Widely recognised as ‘the most important recurrent exhibition of contemporary art produced in the UK’, British Art Show (BAS9) this month makes its much-anticipated Midlands debut when it opens at two Wolverhampton venues - Wolverhampton Art Gallery and University of Wolverhampton School of Art.
The Hayward Gallery Touring exhibition visits the city after showing at Aberdeen Art Gallery and prior to stop-offs in Manchester and Plymouth.

Taking place every five years, the exhibition presents a panoramic view of contemporary art in the UK. Focusing on work made since 2015, British Art Show 9 reflects a time when politics of identity and concerns of social, racial and environmental justice have pervaded public consciousness.  

Each of the exhibitions - across the four cities -  features a different programme of work by local artists, with each show responding to distinctive local contexts. In Wolverhampton, 34 selected artists will respond to three main themes: Healing, Care & Reparative History; Tactics for Togetherness; and Imagining New Futures.

The city’s rich and varied community provides the narrative, with artists exploring identities based around class, ethnicity, gender and sexuality. The artists also investigate the way in which Wolverhampton’s cultural history has been shaped by the post-war arrival of Commonwealth migrants who went on to live and work in the city. 

Permanent collections housed at Wolverhampton Art Gallery will also feature as part of BAS9, including works linked to the British Black Arts movement and the venue’s noteable collection of art relating to The Troubles outside Northern Ireland.

Speaking about the show’s Wolverhampton stop-off, BAS9 curators Hammad Nasar and Irene Aristizábal said: “the second iteration of the British Art Show 9, in Wolverhampton, focuses on an intersectional approach to living with difference. Our approach foregrounds the contemporary resonance of the Black Lives Matter protests with the historic context of Enoch Powell’s infamous and divisive ‘rivers of blood’ speech in 1968, made during his tenure as Wolverhampton South West’s Conservative MP. 

“We see BAS9’s presentation in critical dialogue with Wolverhampton’s cultural history. This is reflected in concrete form through a ‘capsule’ exhibition of a selection of works from Wolverhampton Art Gallery’s permanent collection, presented as part of BAS9.”

In addition to the offering across the two sites, BAS9 also includes a programme of artist films and a dedicated website to enable  artists to share work online. 

A programme of associated events and activities for all ages will also be available, both for people visiting the exhibition in person and for those wishing to explore via the internet.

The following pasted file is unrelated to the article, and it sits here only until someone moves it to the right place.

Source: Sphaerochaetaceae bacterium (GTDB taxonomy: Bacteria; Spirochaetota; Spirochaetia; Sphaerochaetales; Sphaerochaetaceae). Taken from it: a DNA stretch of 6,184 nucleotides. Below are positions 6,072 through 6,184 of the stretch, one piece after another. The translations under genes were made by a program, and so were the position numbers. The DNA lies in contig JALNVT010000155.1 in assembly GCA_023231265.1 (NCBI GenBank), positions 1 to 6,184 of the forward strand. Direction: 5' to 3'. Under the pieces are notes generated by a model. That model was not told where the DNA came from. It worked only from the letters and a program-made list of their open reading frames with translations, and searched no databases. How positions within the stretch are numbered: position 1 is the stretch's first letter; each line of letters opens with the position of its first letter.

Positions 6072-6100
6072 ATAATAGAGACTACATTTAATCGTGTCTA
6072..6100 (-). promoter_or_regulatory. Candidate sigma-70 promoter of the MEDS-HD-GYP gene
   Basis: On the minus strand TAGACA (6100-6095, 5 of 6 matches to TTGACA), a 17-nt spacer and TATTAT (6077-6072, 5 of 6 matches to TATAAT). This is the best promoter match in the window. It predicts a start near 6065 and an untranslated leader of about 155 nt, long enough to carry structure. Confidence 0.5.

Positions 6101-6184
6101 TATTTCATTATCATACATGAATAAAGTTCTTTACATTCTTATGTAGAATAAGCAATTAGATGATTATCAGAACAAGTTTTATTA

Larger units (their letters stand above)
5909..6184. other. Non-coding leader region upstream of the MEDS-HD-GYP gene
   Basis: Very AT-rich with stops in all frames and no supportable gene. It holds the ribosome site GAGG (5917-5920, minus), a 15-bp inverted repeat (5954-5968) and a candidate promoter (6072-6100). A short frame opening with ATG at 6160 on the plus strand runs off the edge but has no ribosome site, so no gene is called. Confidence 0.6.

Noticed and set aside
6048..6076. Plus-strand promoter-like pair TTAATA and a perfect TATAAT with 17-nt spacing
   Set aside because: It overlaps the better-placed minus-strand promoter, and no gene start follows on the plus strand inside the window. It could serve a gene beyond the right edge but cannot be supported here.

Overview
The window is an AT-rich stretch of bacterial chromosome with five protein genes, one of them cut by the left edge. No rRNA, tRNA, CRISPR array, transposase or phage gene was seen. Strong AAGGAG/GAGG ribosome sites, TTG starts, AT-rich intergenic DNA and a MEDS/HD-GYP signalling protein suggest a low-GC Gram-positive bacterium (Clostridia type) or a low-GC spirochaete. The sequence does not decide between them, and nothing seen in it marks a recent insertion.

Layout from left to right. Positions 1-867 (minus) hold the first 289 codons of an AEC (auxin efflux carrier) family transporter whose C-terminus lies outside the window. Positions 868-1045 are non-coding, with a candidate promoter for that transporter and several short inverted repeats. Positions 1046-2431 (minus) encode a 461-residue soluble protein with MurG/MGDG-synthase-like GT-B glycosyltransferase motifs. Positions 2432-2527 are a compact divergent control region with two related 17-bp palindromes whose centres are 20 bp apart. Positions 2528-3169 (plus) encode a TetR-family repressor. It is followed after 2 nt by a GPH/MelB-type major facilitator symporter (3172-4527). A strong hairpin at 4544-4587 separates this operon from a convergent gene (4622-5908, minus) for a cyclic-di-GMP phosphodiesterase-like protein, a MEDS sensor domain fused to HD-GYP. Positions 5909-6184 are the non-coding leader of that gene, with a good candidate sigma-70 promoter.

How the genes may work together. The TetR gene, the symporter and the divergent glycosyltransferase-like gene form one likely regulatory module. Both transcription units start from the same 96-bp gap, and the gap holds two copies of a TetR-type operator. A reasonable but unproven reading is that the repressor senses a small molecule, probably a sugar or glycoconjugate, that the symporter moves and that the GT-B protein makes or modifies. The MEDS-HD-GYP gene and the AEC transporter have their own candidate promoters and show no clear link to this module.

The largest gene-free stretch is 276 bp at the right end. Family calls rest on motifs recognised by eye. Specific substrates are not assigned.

Hurvin Anderson: Barbershop Series Including a new painting, Dixie Peach (2020). Born in Birmingham to Jamaican parents, Anderson’s vibrant paintings explore his relationship to both cultures and the tensions that arise through his duality. 

Helen Cammock: Changing Room and Changing Room II  The Staffordshire-born artist reflects on her late father (an art teacher, magistrate and amateur ceramicist) and his experiences of living in Wolverhampton in the 1960s and ’70s.   

Mark Essen Mark has created a pilot programme for an ‘art school of otherness’ within the setting of Wolverhampton School of Art, working with students from the Thomas Telford School to create and furnish a workshop space.

Hardeep Pandhal: Ensorcelled English (2020–21) A new video work which expands Hardeep’s interest in dark enchantment through a fantasy of a cursed art school, while dissecting the racist and sexist structures on which art education is too often founded.

Mandy El-Sayegh A new immersive installation - including sound, paintings from her Net-Grid series and newspaper-covered walls - creates an environment of sensory overload through imagery and a mesmerising soundtrack.

Oona Doherty: Hope Hunt & The Ascension into Lazarus (2015-ongoing) Oona’s work was created after learning that Northern Ireland had the highest rate of young male suicides in Europe. Hope Hunt... has been performed in youth detention centres and prisons as well as theatres. It will be configured as a street performance in Wolverhampton as part of BAS9.

Hetain Patel: Trinity (2021) An ambitious new film created with dance, martial arts and sign language collaborators.

GAIKA: ZEMEL (2021) The experimental rapper, producer, writer, visual and performance artist has drawn on his Caribbean heritage and sound-system culture to produce a shrine to his murdered uncle and other Windrush-generation deportees.

British Art Show 9 shows at Wolverhampton Art Gallery and University of Wolverhampton School of Art from Saturday 22 January until Sunday 10 April More info at: britishartshow9.co.uk